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As if rule

From cppreference.com


The “as-if” rule allows flexibility in C++ implementations. The “as-if” rule is: “Implementations are free to reorder or even rewrite a program’s instructions, so long as the resulting program still behaves as if it were exactly as written.

For example, consider the following program:

#include <iostream>
 
int main()
{
    int a = 10;
    int b = 20;
 
    std::cout << "a = " << a << '\n';
    std::cout << "b = " << b << '\n';
 
    return 0;
}

Output:

a = 10
b = 20

The “as-if” rule means that the lines setting a to 10 and b to 20 don’t necessarily need to be run in that order. b may be set first, then a. In fact, b may not be set until after the line that prints the value of a! All that has to happen is that a must be set to 10 before the line that prints the value of a, b must be set to 20 before its value is printed (because in both cases, the value cannot be printed before it is set), and the two print statements cannot be swapped (otherwise the program’s output would be different). Beyond those restrictions, it doesn’t matter in what order things happen. You can shuffle the instructions around, and the program’s output will still be the same.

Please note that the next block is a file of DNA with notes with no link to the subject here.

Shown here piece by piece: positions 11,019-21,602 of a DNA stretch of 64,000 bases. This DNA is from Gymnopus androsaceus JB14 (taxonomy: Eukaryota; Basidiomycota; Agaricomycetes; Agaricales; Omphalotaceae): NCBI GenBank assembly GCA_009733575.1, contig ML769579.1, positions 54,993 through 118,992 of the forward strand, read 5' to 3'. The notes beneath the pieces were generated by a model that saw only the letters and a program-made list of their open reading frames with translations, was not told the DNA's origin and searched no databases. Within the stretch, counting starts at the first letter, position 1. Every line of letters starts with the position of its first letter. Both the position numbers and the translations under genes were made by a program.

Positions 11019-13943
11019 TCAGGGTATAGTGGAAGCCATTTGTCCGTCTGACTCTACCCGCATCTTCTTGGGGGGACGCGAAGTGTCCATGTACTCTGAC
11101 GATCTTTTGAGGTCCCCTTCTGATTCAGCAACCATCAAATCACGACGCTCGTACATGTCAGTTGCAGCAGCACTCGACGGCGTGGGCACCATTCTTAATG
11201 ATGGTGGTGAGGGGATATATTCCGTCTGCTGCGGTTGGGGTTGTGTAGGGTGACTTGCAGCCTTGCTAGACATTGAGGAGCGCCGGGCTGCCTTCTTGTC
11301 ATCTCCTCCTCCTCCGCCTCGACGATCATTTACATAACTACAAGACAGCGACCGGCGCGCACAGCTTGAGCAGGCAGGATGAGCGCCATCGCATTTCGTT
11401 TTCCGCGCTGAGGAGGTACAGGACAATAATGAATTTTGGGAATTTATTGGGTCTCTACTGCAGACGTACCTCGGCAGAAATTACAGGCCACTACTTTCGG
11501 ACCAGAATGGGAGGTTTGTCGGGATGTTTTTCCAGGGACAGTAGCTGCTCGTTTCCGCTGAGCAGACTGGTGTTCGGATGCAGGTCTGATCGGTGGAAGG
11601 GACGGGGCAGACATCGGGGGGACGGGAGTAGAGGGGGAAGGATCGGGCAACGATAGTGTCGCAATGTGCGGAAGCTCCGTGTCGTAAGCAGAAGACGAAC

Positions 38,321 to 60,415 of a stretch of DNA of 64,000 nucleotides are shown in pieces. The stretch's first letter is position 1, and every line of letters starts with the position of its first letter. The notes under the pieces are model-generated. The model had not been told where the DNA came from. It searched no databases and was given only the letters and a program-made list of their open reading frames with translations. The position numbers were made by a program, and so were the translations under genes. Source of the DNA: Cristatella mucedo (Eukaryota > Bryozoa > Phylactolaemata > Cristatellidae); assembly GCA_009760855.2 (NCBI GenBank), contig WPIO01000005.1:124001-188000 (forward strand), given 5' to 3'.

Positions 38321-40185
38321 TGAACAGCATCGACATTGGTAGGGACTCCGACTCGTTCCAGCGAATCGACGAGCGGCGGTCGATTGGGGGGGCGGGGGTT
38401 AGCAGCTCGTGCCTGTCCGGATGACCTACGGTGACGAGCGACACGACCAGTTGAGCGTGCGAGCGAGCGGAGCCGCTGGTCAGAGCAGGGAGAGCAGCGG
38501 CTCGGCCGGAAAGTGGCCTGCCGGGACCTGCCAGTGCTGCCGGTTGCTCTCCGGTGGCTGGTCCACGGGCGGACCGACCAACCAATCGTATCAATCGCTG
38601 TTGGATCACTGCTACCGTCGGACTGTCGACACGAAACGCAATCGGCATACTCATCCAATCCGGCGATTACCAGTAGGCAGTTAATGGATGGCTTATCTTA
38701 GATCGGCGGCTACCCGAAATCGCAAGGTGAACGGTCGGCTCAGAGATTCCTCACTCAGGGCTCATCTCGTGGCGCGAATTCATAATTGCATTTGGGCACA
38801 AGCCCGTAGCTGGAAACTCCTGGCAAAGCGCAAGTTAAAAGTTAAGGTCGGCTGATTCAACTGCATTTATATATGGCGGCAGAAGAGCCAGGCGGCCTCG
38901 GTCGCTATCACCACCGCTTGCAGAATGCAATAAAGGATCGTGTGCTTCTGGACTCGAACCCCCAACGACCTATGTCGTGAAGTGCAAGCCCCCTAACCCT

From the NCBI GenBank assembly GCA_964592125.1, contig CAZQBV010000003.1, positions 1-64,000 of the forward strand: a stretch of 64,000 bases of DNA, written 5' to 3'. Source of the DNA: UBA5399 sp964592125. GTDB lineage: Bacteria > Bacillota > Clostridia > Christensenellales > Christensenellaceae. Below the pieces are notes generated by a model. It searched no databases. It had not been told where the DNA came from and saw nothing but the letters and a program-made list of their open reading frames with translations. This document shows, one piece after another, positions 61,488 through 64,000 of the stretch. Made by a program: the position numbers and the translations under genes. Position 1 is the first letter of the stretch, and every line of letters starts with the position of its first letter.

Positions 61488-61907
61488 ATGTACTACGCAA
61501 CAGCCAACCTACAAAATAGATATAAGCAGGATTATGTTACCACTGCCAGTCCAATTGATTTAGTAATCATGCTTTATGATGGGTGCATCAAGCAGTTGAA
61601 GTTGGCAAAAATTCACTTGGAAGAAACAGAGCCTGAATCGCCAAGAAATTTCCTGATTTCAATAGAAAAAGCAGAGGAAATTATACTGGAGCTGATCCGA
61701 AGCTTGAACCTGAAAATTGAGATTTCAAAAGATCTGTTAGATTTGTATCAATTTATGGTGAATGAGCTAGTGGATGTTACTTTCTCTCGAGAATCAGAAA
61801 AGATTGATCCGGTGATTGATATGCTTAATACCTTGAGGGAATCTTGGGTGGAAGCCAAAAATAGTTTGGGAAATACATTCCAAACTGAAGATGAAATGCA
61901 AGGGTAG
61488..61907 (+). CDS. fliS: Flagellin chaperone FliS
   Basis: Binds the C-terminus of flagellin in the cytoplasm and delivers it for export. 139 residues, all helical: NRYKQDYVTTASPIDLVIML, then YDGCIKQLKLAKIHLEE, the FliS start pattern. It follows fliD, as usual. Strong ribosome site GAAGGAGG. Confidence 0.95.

This is a very important factor in C++’s efficiency. Take another look at the example above. If you think about it, it’s even possible to completely eliminate both variables – they never change, after all, and the values are used just a few lines later. The code could be:

#include <iostream>
 
int main()
{
    std::cout << "a = " << 10 << '\n';
    std::cout << "b = " << 20 << '\n';
 
    return 0;
}

Output:

a = 10
b = 20

and it would produce exactly the same observable output, while saving the memory and extra instructions associated with the two variables.

The “as-if” rule allows you to write what you mean in the clearest, most logical way, while giving the compiler the freedom to rearrange things, or even eliminate things, to produce the most efficient program.